What Hath God Wrought: The Transformation of America, 1815-1848
DescriptionIn this addition to the esteemed Oxford history series, historian Daniel Walker Howe illuminates the period from the battle of New Orleans to the end of the Mexican-American War, an era of revolutionary improvements in transportation and communications that accelerated the extension of the American empire. He examines the era's politics but contends that John Quincy Adams and other advocates of public education and economic integration, defenders of the rights of Indians, women, and African Americans were the true prophets of America's future. He reveals the power of religion to shape many aspects of American life during this period, including slavery and antislavery, women's rights, and other reform movements. Howe's panoramic narrative--weaving social, economic, and cultural history together with political and military events--culminates in the bitterly controversial but brilliantly executed war against Mexico that gained California and Texas for the United States.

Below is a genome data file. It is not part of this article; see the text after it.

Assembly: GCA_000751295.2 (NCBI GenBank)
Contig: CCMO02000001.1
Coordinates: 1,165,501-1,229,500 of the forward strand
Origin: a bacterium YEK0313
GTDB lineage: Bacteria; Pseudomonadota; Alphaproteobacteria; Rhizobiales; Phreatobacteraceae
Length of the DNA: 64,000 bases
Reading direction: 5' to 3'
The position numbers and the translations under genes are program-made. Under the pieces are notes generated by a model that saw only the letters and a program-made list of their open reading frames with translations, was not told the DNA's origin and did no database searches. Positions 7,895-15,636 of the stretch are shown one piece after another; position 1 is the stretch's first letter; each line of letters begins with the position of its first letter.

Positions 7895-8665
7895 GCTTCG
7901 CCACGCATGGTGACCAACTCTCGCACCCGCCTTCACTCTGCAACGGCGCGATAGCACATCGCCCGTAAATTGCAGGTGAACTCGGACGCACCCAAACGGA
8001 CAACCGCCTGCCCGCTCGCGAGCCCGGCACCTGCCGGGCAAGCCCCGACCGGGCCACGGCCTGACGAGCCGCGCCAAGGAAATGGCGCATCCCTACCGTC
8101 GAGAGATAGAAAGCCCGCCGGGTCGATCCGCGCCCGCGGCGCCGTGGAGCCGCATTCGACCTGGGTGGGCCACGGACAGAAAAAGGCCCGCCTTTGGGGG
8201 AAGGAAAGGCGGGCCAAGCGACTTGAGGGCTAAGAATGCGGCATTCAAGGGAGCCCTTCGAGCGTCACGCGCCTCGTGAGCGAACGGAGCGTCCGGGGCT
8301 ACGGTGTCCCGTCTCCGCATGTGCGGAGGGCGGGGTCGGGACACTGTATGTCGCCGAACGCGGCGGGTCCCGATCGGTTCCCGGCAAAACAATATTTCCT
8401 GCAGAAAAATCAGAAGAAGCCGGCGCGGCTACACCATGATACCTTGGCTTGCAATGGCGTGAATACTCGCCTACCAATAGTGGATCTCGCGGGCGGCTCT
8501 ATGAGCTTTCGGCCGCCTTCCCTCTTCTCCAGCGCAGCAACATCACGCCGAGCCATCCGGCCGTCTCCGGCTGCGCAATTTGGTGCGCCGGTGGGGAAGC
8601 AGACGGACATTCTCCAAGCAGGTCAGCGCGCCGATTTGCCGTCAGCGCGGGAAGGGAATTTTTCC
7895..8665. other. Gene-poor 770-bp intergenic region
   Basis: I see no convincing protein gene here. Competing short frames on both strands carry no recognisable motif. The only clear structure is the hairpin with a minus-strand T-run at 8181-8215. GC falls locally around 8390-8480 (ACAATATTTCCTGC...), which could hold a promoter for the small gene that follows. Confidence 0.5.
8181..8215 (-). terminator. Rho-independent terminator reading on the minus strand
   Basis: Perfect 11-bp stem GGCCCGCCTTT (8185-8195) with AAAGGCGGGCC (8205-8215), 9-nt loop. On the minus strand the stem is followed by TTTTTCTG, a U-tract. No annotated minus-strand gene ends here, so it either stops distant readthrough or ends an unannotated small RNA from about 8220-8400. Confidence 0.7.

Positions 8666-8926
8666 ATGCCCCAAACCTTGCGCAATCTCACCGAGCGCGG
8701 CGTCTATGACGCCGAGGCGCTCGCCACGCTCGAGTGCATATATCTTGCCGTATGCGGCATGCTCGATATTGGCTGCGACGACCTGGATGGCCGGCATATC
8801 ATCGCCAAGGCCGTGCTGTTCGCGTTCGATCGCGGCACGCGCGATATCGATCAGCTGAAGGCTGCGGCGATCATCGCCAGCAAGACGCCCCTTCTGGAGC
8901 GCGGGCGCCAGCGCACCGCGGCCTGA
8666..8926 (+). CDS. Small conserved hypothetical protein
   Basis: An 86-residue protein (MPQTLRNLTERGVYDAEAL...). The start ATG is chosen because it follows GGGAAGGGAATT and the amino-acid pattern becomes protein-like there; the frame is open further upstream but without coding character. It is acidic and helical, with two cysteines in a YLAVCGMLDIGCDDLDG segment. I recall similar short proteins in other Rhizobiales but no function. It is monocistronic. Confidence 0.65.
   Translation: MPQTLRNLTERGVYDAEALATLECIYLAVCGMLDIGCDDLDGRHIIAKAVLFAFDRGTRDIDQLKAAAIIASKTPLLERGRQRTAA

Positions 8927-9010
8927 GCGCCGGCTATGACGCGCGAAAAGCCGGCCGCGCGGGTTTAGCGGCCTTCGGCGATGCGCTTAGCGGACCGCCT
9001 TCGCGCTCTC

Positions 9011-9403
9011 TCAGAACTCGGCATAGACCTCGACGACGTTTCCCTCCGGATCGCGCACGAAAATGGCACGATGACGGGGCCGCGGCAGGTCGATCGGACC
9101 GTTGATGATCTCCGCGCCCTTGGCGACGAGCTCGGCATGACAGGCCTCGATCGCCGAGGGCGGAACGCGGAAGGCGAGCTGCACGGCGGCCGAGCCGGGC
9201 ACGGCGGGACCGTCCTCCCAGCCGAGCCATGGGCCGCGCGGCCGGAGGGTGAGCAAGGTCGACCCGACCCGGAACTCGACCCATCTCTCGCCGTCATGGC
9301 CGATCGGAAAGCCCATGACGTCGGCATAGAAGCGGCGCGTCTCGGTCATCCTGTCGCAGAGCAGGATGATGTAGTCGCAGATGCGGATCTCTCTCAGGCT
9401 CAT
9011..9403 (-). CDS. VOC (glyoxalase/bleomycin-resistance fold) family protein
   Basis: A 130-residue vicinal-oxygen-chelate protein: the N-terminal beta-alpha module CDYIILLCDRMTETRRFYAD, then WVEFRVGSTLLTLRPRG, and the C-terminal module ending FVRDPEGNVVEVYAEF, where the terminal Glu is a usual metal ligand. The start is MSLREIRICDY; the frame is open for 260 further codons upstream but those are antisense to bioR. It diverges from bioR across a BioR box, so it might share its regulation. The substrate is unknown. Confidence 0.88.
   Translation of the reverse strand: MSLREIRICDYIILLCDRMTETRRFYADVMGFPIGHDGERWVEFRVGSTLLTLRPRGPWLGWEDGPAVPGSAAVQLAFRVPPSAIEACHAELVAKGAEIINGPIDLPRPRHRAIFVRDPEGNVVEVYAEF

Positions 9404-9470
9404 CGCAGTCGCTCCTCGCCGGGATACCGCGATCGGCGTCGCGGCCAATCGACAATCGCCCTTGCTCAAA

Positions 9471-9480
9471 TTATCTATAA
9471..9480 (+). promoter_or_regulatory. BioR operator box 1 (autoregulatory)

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About the Author
Daniel Walker Howe is Rhodes Professor of American History Emeritus at Oxford University in England and Professor of History Emeritus at the University of California, Los Angeles. In 2008 he received the Pulitzer Prize for History for What Hath God Wrought. He was president of the Society for Historians of the Early American Republic in 2001 and is a Fellow of the Royal Historical Society. He is the author of The Political Culture of the American Whigs and Making the American Self: Jonathan Edwards to Abraham Lincoln. .
Patrick Cullen (a.k.a. John Lescault), a native of Massachusetts, is a graduate of the Catholic University of America. He lives in Washington, DC, where he works in theater.